The KKV One, variable regulated voltage power supply circuit diagram and building instructions will soon be available, ready to be sent via e'mail to all listeners interested in duplicating it ... it will also serve as a nice power supply unit for a 2 meters band handie talkie that was out of service for a long time, after the very expensive rechargeable battery pack went dead, and I could not find a replacement.
The Yaesu FT2008 two meters band handie talkie works nicely when fed with 9 volts, and as stated here in previous programs, my advice is to never run portable two and seventy centimeters bands handie talkies with 12 volts DC, because if you transmit a lot with them they will certainly overheat and the expensive output module may fail...
I will be back in a few seconds after a short break for a station ID.... With solar flux now back to almost 100 units, this is Arnie Coro in sunny La Habana , Cuba
This is Radio Havana Cuba, the name of the show is Dxers Unlimited and here is item four of this middle of the week edition amigos.... The ever popular antenna topics section is combined today with the most popular one. ASK ARNIE.
Here is the answer to listener Gustav from Malmo Sweden request ...
Gustav says in his e'mail that when he returns home during weekdays only the 30 and 40 meters band are open... later in the evening 80 meters also opens up. Then he adds and I quote ¨ Arnie , after a very complex negotiation with the manager of my apartment building, he has allowed me to install a rooftop antenna , that due to the space available may be no more than 12 meters long... I can take the RG8X coaxial cable down to my apartment easily, because I live on the top floor... but a 10 meters long antenna with two leeways of one meter to each side, can only work on frequencies of 14 megaHertz and above....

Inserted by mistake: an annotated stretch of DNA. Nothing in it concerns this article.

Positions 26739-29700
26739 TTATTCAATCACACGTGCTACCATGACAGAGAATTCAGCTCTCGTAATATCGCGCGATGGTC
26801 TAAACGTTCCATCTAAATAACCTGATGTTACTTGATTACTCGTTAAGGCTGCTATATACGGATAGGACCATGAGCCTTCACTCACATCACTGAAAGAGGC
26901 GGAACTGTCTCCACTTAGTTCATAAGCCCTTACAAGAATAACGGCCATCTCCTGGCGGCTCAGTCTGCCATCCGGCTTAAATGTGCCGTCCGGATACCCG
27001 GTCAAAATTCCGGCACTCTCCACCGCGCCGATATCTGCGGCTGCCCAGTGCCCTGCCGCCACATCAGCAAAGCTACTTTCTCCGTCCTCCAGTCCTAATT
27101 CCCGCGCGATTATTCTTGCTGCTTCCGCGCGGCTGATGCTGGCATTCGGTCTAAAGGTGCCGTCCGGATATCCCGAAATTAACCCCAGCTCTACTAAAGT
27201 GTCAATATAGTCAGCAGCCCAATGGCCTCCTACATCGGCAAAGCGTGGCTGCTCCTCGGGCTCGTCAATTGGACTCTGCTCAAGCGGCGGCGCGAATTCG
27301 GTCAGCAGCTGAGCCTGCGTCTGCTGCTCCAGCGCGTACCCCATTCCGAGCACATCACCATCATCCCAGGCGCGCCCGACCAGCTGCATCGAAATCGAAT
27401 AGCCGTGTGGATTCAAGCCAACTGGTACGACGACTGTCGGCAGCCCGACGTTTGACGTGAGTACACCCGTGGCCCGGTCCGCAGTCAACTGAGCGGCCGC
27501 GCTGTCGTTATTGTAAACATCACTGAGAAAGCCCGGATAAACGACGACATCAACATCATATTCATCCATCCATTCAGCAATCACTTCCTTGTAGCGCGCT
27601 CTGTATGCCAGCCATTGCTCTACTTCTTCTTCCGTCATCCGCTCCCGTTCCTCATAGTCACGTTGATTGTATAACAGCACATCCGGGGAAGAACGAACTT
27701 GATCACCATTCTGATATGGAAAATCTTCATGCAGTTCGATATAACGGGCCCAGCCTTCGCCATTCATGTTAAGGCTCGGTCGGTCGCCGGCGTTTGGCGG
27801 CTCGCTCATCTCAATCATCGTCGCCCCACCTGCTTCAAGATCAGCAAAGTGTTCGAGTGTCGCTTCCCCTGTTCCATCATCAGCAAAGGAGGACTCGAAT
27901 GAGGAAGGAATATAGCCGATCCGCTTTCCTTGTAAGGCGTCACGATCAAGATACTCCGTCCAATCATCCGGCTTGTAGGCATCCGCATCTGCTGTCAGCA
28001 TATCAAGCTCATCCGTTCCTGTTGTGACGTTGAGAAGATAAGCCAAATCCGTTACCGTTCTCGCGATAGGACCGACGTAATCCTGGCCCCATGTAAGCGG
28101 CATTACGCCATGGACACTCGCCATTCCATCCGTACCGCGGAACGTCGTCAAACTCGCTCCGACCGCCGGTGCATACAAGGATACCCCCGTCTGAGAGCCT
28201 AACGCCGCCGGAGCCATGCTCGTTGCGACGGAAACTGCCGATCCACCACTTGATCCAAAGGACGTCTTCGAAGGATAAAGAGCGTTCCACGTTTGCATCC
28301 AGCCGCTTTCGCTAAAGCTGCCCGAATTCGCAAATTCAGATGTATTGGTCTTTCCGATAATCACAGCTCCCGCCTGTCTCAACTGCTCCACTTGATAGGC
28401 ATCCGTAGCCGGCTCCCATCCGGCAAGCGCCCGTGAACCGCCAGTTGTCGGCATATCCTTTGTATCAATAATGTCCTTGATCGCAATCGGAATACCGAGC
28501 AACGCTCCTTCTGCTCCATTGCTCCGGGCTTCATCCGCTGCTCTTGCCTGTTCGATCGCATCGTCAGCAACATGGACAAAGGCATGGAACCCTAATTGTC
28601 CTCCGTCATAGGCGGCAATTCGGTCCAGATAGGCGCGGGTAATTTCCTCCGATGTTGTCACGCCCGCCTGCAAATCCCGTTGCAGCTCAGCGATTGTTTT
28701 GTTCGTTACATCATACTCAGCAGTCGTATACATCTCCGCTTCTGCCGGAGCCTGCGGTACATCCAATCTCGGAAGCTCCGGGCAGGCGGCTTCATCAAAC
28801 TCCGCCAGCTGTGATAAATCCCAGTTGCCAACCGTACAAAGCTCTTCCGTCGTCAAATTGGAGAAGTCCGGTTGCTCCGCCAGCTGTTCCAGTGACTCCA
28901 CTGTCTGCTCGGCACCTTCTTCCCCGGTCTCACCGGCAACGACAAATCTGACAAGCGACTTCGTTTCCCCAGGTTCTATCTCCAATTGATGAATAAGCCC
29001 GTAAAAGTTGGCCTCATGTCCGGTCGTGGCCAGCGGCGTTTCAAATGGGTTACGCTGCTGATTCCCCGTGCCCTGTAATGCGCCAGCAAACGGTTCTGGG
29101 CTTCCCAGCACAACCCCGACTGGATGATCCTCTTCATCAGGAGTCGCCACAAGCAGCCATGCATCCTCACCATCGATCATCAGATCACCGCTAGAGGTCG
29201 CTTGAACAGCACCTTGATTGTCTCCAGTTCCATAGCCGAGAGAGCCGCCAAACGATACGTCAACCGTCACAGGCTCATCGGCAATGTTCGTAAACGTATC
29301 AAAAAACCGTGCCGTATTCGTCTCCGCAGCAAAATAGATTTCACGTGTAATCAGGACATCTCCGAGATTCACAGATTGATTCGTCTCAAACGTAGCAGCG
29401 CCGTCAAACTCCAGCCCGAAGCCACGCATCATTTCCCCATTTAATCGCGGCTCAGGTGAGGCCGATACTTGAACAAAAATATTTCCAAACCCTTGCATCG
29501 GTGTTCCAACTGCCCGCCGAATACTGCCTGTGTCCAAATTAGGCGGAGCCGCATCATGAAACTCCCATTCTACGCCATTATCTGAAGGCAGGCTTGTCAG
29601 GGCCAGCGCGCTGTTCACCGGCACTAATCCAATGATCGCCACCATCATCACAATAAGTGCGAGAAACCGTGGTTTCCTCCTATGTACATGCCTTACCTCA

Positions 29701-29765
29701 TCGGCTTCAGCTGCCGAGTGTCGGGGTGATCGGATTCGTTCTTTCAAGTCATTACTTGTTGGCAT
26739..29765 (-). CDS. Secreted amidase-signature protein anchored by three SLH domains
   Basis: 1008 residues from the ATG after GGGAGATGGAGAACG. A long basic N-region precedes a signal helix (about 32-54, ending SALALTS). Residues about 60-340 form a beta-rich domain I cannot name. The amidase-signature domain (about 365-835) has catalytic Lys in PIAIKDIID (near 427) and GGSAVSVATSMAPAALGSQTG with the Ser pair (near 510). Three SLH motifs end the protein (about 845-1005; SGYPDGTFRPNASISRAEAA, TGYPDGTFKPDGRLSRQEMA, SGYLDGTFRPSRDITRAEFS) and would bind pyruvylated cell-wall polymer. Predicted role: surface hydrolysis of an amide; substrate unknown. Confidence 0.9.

Then Gustav says that his possibilities of operating his amateur radio station are open only after local sunset... so he wants to know if a short 40 meters band antenna can be designed to fit into that 12 meters overall length available space. The antenna will be out of sight... well away from the protection walls of the roof, so we can say that in a certain way it will be a stealth antenna.
I have already sent to Gustav the data for building a very simple , yet effective shortened dipole antenna, that can be tuned to a segment of 40 meters .
The actual antenna is about 10 meters long, and it uses two easy to build loading coils , wound on lenghts PVC 100 millimeters diameter white plumbers plastic pipe... You only need to wind 15 turns of number 14 plastic insulated wire. Do it twice , because you will need two coils.... You will also need a one to one balanced to unbalanced RF transformer or BALUN, as they are also known.